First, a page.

Essay by Eric Worrall
Breaking from China’s clean energy dominance ‘imperative’, US and Australia say after new climate tech deal
New agreement to fast-track climate solutions signed as countries underscore need for diversified supply chains
In a joint press conference in Sydney, the US energy secretary, Jennifer Granholm, and the Australian climate change and energy minister, Chris Bowen, announced a “net zero technology acceleration partnership”, including an initial focus on long-duration energy storage and digitising power grids.
They said the agreement was motivated in part by the need for a clean energy and critical mineral supply chain that did not depend as much on China, which is responsible for about 80% of solar energy technology manufacturing. According to the International Energy Agency (IEA), it is expected to reach 95% by 2025.
Granholm compared the risk of relying on China for clean technology to the west’s over-dependence on Russian fossil fuels – a mistake that sparked a global energy crisis after it invaded Ukraine.
“I worry that China has big-footed a lot of the technology and supply chains that could make us vulnerable if we don’t develop our own supply chains,” she said. “From an energy security point of view, it is imperative that nations that share the same values develop our own supply chains, not just for the climate, but for our energy security.
“We’ve seen what happens when we rely too much on one entity for our source of fuel, and we don’t want that to happen – so to diversify those energy sources and to link up with partners is part of our energy security.”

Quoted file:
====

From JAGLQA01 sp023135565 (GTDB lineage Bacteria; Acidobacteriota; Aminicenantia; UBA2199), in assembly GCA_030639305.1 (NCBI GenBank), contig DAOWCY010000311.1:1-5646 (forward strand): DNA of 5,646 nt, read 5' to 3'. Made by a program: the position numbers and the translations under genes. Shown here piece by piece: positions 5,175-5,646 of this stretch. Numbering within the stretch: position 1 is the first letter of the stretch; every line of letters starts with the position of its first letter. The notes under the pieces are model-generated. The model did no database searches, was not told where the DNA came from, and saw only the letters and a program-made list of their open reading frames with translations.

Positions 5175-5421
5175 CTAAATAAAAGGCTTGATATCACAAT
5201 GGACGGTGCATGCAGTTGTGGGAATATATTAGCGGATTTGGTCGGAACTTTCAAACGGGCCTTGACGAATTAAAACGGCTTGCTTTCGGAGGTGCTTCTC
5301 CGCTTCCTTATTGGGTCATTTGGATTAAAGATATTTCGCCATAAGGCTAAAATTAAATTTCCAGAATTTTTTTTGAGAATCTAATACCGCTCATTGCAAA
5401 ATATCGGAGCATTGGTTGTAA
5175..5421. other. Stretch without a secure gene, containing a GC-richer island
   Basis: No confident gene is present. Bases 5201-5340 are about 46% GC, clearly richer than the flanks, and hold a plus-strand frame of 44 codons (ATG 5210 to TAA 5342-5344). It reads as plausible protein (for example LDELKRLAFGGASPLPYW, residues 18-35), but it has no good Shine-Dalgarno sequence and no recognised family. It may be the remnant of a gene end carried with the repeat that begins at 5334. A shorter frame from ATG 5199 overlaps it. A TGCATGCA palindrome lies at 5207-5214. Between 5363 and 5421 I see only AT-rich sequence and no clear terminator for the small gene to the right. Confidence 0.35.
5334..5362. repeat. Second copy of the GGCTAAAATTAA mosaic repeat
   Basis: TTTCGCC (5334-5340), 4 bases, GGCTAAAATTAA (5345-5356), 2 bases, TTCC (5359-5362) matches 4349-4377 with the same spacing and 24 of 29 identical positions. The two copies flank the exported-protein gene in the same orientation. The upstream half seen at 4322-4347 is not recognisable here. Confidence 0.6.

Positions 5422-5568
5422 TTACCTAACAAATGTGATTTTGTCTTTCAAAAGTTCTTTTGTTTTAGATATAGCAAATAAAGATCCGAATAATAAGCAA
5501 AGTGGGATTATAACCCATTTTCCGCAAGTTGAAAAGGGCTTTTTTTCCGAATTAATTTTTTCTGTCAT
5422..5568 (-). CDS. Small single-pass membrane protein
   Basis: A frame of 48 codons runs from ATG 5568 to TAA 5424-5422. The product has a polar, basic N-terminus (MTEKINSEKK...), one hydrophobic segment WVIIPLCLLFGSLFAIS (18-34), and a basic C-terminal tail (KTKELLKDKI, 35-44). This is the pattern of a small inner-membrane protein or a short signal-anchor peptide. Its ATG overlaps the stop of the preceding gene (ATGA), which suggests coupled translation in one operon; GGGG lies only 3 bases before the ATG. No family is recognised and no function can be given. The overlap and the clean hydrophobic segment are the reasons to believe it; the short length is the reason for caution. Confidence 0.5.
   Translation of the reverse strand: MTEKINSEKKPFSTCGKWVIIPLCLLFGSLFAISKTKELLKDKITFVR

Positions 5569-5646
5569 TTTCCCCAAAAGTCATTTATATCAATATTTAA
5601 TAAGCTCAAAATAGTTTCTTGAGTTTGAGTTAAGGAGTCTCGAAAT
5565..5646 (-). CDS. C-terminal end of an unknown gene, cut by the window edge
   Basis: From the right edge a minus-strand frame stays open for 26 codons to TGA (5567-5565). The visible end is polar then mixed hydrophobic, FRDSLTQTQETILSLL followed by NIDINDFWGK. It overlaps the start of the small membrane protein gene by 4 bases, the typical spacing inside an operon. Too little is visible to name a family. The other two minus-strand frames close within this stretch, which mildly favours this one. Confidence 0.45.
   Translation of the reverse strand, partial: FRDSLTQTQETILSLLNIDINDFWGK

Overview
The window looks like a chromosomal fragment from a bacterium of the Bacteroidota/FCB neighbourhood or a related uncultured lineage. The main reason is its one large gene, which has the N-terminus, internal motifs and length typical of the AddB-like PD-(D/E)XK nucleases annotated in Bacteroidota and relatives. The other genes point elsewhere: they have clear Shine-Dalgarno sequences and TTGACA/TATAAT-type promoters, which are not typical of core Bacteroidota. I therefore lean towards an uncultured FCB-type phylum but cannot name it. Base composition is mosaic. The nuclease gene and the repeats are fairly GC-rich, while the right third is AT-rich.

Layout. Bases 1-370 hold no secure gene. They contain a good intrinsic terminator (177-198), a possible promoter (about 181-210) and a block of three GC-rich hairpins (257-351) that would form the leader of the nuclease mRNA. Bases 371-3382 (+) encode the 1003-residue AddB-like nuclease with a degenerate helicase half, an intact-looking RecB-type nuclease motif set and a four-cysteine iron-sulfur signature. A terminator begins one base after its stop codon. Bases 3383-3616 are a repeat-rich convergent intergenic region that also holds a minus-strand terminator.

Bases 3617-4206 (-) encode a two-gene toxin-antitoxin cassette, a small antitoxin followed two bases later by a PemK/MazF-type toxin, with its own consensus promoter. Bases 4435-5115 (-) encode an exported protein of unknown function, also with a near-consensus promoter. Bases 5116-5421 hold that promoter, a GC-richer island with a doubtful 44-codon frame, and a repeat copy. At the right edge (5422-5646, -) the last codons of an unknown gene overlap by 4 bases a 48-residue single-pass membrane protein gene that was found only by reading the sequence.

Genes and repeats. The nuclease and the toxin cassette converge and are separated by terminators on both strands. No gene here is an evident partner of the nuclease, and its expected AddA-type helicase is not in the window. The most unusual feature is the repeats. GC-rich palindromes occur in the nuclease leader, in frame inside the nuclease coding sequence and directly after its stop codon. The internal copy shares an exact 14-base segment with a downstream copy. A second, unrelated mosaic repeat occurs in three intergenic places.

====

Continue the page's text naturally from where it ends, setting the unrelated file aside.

Bowen agreed. “It’s good for our own economies and it’s good for our national security to have supply chains among ourselves, but also amongst friends and allies,” he said.
…Read more: https://www.theguardian.com/environment/2022/jul/12/breaking-from-chinas-clean-energy-dominance-imperative-us-and-australia-say-after-new-climate-tech-deal
It is no mystery why China dominates intermittent solar and wind manufacturing.
The USA and Australia can make all the agreements they want to “break China’s dominance”, but so long as nobody addresses the underlying problem, so long as China can outcompete US and Australian energy intensive manufacturers because of lower Chinese energy costs, those agreements are not worth the paper they are written on.